Protecting America’s Public Lands
Roughly 300 million acres of American lands, most in the West, are set aside as public lands and maintained using taxes paid by all Americans. These lands managed by the U.S. Bureau of Land Management, U.S. Forest Service, National Park Service, and National Wildlife Refuge System are by charter supposed to be managed for multiple uses including recreation and provision of wildlife habitat and clean water sources. Increasingly, however, they are run for the benefit of extractive industries and with little regard for the preservation of the rare wildlife or iconic natural beauty for which they are famous.
With the help of conscientious range management specialists, scientists, law enforcement officers and other workers within these agencies, PEER is uncovering how our precious national heritage is being sold to the highest bidder, often under the direction of poorly qualified and illegally appointed political appointees.
Grazing and Rangeland Health
Livestock grazing allows heavily subsidized private operators to degrade our public lands.
Cell Tower Invasion
Cell phone towers spread across national parks without proper planning and public input.
Off-road vehicle abuse is a growing problem on our public lands, especially in the West.
Oil and Gas Drilling
Environmental and public health risks are being ignored by regulatory agencies and decisions heavily influenced by profit-driven industries.
“Orphaned” Park Wilderness
Twenty-five million acres of recommended wilderness in our national park system are in limbo, marooned by politics.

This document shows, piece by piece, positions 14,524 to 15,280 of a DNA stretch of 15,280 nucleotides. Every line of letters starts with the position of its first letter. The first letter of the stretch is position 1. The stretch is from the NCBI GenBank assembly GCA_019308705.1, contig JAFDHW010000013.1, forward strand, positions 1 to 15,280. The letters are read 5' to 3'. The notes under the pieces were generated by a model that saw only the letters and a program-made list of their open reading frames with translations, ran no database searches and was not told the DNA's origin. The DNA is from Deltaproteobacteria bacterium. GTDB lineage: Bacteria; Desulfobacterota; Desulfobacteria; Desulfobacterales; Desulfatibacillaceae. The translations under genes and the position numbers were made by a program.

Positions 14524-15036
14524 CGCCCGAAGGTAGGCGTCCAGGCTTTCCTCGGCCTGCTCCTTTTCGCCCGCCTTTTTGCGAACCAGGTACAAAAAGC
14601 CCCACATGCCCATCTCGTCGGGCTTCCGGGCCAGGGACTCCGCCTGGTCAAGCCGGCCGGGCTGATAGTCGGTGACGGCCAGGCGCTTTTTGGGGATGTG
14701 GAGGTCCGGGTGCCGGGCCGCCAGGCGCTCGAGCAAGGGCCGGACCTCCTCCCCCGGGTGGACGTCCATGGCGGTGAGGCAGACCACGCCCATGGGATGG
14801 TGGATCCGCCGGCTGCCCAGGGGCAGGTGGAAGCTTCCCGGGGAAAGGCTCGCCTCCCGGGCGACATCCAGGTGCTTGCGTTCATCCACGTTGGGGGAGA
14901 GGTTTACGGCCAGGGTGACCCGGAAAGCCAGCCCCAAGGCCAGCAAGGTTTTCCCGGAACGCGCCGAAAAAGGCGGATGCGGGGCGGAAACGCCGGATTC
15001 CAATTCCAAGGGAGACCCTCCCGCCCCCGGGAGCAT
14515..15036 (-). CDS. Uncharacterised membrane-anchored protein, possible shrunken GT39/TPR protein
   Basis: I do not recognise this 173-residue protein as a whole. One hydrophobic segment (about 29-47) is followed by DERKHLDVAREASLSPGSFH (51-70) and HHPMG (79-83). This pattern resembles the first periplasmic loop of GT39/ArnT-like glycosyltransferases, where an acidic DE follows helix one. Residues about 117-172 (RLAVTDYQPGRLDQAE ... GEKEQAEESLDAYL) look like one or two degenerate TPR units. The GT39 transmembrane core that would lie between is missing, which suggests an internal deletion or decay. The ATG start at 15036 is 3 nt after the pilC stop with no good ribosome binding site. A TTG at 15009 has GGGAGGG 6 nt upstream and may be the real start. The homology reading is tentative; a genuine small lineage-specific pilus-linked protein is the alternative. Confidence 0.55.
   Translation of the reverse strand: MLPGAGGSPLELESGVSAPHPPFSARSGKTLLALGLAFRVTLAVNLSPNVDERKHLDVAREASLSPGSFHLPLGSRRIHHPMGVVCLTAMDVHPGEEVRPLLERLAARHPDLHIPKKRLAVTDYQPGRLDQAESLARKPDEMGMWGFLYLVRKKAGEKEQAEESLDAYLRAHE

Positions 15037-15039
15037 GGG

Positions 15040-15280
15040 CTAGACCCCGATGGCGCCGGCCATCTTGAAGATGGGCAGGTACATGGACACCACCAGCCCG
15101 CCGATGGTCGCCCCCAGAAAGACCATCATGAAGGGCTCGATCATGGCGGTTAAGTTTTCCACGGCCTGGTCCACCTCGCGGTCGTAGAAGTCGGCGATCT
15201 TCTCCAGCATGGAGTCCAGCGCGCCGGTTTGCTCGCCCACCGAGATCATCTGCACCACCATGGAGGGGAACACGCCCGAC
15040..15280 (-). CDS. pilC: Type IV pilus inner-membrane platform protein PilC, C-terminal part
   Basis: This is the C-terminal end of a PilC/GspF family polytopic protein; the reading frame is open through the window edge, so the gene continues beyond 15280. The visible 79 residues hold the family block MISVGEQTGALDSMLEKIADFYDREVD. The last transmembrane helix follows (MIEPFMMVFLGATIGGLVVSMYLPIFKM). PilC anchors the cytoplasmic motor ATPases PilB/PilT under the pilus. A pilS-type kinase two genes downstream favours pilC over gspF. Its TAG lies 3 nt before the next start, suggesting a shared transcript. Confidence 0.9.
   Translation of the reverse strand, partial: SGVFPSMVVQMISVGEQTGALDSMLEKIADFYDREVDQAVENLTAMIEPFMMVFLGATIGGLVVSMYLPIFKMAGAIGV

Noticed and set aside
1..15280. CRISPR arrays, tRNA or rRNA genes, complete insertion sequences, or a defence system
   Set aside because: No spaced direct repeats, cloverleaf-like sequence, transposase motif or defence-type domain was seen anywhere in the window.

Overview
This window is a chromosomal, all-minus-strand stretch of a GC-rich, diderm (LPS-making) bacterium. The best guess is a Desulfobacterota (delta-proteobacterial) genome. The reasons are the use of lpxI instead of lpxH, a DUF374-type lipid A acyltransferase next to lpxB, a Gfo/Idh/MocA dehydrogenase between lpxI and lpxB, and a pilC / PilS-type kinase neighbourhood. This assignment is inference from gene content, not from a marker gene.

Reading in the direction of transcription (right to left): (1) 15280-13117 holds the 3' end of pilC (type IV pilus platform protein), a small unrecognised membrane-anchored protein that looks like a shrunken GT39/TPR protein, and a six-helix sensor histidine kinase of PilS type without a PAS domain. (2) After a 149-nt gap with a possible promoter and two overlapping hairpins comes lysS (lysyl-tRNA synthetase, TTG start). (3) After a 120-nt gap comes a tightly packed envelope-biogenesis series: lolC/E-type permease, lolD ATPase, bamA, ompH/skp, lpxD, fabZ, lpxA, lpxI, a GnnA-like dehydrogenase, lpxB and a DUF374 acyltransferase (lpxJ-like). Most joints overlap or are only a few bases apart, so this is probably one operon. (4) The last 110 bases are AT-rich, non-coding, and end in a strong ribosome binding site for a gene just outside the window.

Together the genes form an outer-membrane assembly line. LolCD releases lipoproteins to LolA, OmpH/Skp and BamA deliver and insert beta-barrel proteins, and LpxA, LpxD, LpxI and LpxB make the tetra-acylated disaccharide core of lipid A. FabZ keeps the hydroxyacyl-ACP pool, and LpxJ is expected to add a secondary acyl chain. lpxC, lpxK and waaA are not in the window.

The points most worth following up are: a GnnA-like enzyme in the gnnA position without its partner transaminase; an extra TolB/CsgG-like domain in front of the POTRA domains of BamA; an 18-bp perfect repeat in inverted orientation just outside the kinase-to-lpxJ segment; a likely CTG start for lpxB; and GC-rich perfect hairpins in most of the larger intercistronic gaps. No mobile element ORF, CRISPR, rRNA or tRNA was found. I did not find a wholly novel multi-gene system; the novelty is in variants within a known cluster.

REPORT | The Biden Administration’s Bureau of Land Management
As the Biden administration nears its halfway point, there are both encouraging signs of progress and plenty of room for growth when it comes to conserving public lands. Stronger leadership from the Biden administration and within federal land agencies is critical to act on both the climate and biodiversity crises. No public lands agency more epitomizes the challenges and opportunities ahead than the Bureau of Land Management (BLM) – the country’s largest land manager at more than 245 million acres.
Mapping Rangeland Health
Our interactive BLM Rangeland Health Standards Evaluation Data (2020) on MangoMaps is based on data from 2020, obtained via the Freedom of Information Act. PEER worked with a former BLM contractor to analyze what these records reveal about the condition of our public lands and BLM’s discharge of its duties to safeguard them.
No Results Found
The page you requested could not be found. Try refining your search, or use the navigation above to locate the post.
NEWS FROM PEER
BLOG | Mining: An Eco-Price for Fighting Climate Change
Hardrock mining for minerals like lithium is no more sustainable than fracking for natural gas. Inflicting more damage is not the answer to climate change.
Let’s Resist the Temptation to “Improve” Wilderness
In designated wilderness areas, management means protecting the resource and natural processes, sometimes this means less access instead of more.